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  • Writer's pictureJoanne Jacobs

Want to be antiracist? Teach kids to read

Education Week reports that a growing number of school districts are asking would-be teachers: “What have you done personally or professionally to be more antiracist?”

“Once you learn to read, you will forever be free,” wrote Frederick Douglass. Photo: Everett Collection/Newscom

The best answer, writes Kay Hymowitz in City Journal, is: Teach black children to read.

Nationwide, 52 percent of black children read below basic in fourth grade, according to federal data, with Hispanics at 45 percent, writes Hymowitz.

Reading scores correlate with “racial gaps in high school achievement, college attendance, graduation, adult income, and even incarceration,”  writes Hymowitz. More than 70 percent of prison inmates “cannot read above a fourth-grade level.”

Social-justice educators recommend “culturally relevant” lessons that can’t be understood by students who lack background knowledge in geography and history, vocabulary and grade-level reading skills, she writes.

Some states, districts and charter schools are doing better, writes Hymowitz.

People might reasonably predict that poor Southern states would have lower overall reading scores than more affluent states in the Northeast, and they’d be right. But the Urban Institute has developed a nifty interactive chart that lets us compare states adjusting for race and poverty (or other variables). The counterintuitive results show that Mississippi, the poorest state in the nation and one with a dreadful racial history and an equally dreadful education record, is turning things around. The state is now more successful at teaching disadvantaged black children to read than top-ranked and affluent Massachusetts and New Jersey.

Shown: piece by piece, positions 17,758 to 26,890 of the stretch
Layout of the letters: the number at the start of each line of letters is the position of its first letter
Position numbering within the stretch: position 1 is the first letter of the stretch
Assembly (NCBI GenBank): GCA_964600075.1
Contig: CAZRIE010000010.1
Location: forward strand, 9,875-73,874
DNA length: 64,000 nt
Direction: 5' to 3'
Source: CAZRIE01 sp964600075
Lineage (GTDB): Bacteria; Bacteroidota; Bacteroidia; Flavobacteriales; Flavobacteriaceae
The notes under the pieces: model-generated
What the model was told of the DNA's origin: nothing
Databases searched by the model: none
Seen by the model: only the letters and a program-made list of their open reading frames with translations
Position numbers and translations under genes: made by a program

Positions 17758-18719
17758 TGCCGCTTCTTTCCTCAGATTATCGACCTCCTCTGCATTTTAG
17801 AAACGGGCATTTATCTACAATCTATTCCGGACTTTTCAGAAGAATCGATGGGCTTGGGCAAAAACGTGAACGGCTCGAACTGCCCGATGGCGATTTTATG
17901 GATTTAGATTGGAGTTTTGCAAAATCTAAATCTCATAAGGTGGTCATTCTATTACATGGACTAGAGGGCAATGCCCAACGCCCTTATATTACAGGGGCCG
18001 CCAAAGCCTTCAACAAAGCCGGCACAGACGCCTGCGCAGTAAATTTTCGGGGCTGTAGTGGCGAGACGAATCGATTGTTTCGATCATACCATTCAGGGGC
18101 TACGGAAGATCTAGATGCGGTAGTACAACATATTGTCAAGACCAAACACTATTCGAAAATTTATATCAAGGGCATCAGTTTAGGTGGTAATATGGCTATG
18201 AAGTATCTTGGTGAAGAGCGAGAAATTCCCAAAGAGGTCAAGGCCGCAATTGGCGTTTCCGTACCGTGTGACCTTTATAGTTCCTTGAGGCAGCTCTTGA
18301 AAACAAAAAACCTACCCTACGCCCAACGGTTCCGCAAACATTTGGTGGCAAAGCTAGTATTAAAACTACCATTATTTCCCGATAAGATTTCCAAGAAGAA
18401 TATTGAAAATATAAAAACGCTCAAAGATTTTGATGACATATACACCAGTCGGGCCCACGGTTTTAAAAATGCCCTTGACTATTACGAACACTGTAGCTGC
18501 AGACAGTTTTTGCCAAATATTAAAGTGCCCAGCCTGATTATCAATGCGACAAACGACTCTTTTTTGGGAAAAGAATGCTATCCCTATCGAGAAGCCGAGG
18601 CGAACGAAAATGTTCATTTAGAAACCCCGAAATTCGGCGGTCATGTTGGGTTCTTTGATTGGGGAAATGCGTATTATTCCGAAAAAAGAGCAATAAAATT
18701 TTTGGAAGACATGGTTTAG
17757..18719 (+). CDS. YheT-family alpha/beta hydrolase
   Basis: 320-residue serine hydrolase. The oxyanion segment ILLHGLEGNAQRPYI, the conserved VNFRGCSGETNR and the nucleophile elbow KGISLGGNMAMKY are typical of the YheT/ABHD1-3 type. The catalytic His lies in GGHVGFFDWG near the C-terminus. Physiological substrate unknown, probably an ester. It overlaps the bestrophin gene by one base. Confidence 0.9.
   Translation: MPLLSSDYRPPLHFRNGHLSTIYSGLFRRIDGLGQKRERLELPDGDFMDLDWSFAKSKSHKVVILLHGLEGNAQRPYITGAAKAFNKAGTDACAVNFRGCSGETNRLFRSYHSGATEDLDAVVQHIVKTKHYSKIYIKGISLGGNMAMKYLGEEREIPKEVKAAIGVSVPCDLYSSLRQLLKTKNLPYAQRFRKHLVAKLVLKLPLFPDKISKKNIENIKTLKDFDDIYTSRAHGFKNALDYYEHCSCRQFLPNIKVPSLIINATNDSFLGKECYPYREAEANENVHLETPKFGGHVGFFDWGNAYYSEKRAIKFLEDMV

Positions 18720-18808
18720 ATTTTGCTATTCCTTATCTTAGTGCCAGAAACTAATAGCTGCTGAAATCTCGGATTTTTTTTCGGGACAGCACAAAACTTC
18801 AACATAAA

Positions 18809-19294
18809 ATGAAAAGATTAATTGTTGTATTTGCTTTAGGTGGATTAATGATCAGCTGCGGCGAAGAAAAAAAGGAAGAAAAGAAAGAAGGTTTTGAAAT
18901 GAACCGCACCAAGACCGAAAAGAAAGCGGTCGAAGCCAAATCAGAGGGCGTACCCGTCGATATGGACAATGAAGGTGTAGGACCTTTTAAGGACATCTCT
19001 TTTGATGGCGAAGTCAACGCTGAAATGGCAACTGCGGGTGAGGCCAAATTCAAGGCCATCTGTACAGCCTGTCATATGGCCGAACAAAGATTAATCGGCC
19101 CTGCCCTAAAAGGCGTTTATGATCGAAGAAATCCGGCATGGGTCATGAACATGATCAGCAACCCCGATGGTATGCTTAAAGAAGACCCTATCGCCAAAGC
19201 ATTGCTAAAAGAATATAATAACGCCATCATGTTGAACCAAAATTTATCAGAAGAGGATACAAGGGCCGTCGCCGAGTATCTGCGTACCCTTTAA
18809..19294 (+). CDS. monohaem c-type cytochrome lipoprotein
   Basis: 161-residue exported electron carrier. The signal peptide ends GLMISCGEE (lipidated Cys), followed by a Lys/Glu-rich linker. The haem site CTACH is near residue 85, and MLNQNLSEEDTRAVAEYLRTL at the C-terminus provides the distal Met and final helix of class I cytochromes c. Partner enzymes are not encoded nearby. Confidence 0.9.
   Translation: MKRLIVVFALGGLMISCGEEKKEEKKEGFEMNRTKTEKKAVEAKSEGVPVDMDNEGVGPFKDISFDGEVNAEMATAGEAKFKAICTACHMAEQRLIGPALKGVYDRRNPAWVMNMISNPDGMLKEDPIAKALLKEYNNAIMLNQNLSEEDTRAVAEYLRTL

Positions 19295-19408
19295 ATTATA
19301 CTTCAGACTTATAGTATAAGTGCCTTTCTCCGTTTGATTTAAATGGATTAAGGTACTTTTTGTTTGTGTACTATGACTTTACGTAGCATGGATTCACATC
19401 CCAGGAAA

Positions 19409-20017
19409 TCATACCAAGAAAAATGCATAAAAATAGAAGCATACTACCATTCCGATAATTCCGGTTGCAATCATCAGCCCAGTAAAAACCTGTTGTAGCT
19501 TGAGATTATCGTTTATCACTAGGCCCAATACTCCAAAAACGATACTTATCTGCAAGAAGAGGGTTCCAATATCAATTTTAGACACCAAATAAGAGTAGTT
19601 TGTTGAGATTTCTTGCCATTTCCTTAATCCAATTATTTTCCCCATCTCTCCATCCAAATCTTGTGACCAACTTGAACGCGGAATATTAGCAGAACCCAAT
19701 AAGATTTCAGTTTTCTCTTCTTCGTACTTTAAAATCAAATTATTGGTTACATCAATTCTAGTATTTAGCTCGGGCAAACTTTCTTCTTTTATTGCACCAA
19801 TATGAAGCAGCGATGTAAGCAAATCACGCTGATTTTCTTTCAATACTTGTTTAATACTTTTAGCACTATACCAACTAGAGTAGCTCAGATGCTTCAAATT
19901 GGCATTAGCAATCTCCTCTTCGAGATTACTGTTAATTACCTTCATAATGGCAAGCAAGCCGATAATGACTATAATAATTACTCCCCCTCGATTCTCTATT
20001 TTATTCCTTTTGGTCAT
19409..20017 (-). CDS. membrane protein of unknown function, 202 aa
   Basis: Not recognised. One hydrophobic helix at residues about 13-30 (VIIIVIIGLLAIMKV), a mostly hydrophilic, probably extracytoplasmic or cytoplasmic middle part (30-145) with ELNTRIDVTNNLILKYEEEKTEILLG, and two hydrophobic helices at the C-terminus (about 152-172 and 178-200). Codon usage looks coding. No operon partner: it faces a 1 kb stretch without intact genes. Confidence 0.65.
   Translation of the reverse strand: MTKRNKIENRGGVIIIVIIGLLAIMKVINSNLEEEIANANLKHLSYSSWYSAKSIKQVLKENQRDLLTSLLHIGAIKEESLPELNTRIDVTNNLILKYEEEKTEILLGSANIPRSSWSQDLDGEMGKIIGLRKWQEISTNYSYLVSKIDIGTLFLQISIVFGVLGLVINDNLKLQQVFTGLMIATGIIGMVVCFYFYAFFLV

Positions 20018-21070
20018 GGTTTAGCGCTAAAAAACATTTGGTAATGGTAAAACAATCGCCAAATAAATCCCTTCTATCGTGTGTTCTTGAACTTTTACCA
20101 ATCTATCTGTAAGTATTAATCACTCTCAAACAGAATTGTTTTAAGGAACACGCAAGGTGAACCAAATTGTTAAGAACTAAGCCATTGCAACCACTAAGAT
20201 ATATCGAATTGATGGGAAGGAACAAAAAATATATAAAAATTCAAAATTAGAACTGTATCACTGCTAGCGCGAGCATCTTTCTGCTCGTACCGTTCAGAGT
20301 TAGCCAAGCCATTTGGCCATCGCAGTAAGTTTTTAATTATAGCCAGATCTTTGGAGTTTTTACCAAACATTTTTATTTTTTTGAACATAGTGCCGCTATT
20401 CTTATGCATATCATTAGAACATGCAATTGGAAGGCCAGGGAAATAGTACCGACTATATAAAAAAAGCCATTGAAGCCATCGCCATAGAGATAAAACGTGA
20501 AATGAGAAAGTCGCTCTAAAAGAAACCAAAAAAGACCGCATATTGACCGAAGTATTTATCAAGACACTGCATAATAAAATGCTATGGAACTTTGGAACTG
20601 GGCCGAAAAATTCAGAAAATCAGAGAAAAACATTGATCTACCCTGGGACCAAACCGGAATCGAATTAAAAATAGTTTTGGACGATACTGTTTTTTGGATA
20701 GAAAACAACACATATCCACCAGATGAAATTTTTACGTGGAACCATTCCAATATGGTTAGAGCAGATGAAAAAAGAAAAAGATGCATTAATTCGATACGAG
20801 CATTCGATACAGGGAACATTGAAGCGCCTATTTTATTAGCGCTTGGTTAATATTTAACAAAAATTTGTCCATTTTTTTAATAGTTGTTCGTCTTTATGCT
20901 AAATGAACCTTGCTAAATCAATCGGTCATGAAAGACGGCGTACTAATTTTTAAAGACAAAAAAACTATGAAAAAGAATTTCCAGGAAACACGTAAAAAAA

What’s making a difference? Instead of “whole language” or “balanced literacy,” more states, districts and schools are paying attention to the research on reading.

Credit: Alberto Mena

“Over recent decades, linguists, cognitive psychologists, and data-driven educators have reached a consensus” that beginning readers need to learn phonics as the first step to reading comprehension, writes Hymowitz.

Some students are “natural readers,” as whole-language believers would say. Most need to be taught.

“In 2013, legislators in Mississippi provided funding to start training the state’s teachers in the science of reading,” she writes. Florida, Colorado and Tennessee are “taking reading science more seriously.”

In New York City, David Banks, the new schools chancellor, said schools have been “teaching wrong” for 25 years. “‘Balanced literacy’ has not worked for Black and Brown children,” he said. “We’re going to go back to a phonetic approach to teaching.”

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